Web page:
County Residents To Get Another Shot At Rescinding Fire Tax In June Election

More than three years after the county board of supervisors used its administrative authority to bypass the county’s voters and place roughly 94 percent of the county’s land mass within a fire assessment district, a group of governmental accountability activists achieved a milestone in its second effort to rescind the $161.98 annual tax imposed on the landowners in the county’s unincorporated areas that was a consequence of the board’s 2018 action.
Previously, fire protection in the county’s unincorporated areas – those places where the city and town limits of the county’s 22 cities and two incorporated towns do not extend – was part of the service provided through county government’s routine function. In 2018, then-County Fire Chief Mark Hartwig, asserting that the traditional methods of taxation and revenue generation for local government were no longer adequate to ensure the county fire department was sufficiently manned, outfitted and prepared to ensure the public safety, led a move to place all of the unincorporated county areas his department serviced within a fire protection assessment zone, known as FP-5, originally formed to defray the cost of providing enhanced fire and paramedic service to the desert communities of Silverlakes and Helendale in 2006.
Though California’s Proposition 218 required that any new tax must be approved by a vote of those who must pay for it, the county used a protest vote process to gain clearance to enlarge FP-5 to cover the roughly 18,899 square miles of unincorporated areas within the 20,105-square mile county. Residents were sent notices of the district’s expansion and were invited to object to it. Those who sent in letters of protest were deemed to have voted against being included in the enlarged FP-5, Those who did not respond were deemed to have supported being brought into FP-5. If 25 percent had protested, the matter would have been taken to an actual vote in which landowners would cast traditional straightforward yes or no ballots to determine whether to allow or disallow the assessment district expansion. If 50 percent plus one or more had voted in opposition, the district expansion would have been considered rejected. Less than three percent of the unincorporated county landowners returned letters of protest.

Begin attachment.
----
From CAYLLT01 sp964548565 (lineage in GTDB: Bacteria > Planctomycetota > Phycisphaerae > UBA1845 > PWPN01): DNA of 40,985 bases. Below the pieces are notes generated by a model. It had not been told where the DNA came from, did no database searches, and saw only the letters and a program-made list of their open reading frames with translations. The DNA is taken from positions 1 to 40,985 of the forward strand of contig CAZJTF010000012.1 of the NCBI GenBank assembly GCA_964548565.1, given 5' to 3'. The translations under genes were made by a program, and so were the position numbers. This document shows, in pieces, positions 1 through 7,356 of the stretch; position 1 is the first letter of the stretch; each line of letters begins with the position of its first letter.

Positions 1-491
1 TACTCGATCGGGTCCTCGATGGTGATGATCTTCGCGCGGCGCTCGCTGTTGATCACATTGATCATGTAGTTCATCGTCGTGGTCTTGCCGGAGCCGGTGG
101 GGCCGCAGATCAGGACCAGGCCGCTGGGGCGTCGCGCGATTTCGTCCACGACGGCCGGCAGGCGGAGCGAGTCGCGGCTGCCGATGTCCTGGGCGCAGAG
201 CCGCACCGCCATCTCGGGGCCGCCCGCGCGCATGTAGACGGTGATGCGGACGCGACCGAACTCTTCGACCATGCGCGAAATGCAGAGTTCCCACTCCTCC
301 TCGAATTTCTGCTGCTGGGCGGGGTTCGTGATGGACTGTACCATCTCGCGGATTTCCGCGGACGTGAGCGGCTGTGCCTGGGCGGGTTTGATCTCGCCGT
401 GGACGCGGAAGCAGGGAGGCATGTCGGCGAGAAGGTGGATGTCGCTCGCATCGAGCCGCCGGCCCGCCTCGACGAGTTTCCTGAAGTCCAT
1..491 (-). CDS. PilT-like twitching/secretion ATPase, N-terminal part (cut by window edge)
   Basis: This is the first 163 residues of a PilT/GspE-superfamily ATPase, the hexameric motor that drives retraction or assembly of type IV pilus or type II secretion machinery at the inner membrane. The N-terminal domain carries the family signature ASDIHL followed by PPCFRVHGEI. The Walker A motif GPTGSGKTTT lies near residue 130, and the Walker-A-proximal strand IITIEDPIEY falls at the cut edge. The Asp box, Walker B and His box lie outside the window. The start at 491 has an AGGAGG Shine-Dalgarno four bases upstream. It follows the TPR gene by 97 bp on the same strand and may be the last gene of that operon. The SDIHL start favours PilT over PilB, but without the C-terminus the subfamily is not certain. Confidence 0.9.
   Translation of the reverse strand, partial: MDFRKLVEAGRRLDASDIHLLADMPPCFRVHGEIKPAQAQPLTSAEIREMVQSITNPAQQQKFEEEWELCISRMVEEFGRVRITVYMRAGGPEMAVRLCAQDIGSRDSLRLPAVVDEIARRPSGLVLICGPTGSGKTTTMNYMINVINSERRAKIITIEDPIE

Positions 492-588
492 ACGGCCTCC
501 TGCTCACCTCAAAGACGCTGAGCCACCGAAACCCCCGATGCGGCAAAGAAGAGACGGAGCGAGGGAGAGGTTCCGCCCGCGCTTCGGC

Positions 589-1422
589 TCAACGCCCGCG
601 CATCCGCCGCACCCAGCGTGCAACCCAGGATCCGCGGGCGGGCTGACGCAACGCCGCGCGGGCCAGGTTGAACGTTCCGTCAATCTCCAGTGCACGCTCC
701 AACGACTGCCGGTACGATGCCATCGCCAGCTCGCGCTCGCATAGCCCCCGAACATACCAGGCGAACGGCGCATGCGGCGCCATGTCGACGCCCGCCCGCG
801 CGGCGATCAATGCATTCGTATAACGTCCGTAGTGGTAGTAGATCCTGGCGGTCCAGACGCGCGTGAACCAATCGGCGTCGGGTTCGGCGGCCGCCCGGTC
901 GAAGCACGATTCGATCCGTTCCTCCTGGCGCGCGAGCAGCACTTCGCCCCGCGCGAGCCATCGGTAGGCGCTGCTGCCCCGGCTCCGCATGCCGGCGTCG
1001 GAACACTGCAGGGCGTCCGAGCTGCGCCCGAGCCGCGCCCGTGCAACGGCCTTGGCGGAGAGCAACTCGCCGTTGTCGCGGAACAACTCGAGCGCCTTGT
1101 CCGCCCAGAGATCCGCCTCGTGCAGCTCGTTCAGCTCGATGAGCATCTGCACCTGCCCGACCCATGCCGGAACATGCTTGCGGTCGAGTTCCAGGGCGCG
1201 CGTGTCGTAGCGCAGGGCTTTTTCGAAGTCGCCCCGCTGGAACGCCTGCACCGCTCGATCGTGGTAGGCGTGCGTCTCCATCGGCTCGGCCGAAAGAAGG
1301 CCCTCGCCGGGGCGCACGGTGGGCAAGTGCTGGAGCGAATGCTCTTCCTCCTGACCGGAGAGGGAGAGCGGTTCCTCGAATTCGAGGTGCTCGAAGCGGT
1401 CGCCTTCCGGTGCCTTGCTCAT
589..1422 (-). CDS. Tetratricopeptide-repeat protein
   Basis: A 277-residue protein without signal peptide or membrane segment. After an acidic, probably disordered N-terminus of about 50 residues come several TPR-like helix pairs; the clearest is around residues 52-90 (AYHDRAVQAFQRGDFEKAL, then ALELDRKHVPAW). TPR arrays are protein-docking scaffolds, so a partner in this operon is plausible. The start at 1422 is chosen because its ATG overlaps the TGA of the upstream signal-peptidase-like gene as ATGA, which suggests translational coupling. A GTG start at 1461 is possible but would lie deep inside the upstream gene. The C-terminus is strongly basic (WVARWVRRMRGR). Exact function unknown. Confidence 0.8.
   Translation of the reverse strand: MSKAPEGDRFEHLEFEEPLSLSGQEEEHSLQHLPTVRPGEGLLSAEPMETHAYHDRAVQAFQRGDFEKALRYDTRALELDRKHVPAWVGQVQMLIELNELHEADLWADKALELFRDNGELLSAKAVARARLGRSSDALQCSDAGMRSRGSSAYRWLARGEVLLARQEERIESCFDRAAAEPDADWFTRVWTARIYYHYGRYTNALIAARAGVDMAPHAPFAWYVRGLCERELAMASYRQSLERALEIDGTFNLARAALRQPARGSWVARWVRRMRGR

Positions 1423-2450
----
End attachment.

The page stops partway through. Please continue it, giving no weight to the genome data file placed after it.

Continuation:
The Red Brennan Group, asserting the protest process was a backhanded method of securing support for FP-5’s expansion, collected enough signatures to place an initiative on the November 2020 Ballot. Measure U asked county voters if they wanted to repeal the enlargement of FP-5 and end its taxing authority. Measure U was defeated, with 109,483 votes in favor of it, or 47.97 percent and 118,772 votes against it, or 52.03 percent.
The Red Brennan Group, believing county resident sentiment may have changed, has again collected sufficient signatures to place another measure seeking to free all of the county other than Helendale and Silverlakes from inclusion in FP-5 and the imposition of its $161.98 per parcel per year fire protection tax.
On Tuesday, the board of supervisors, faced with a sufficient number of county voters having signed petitions calling for the measure to go before the county’s voters, consented to putting the initiative on the countywide ballot in the June primary election.

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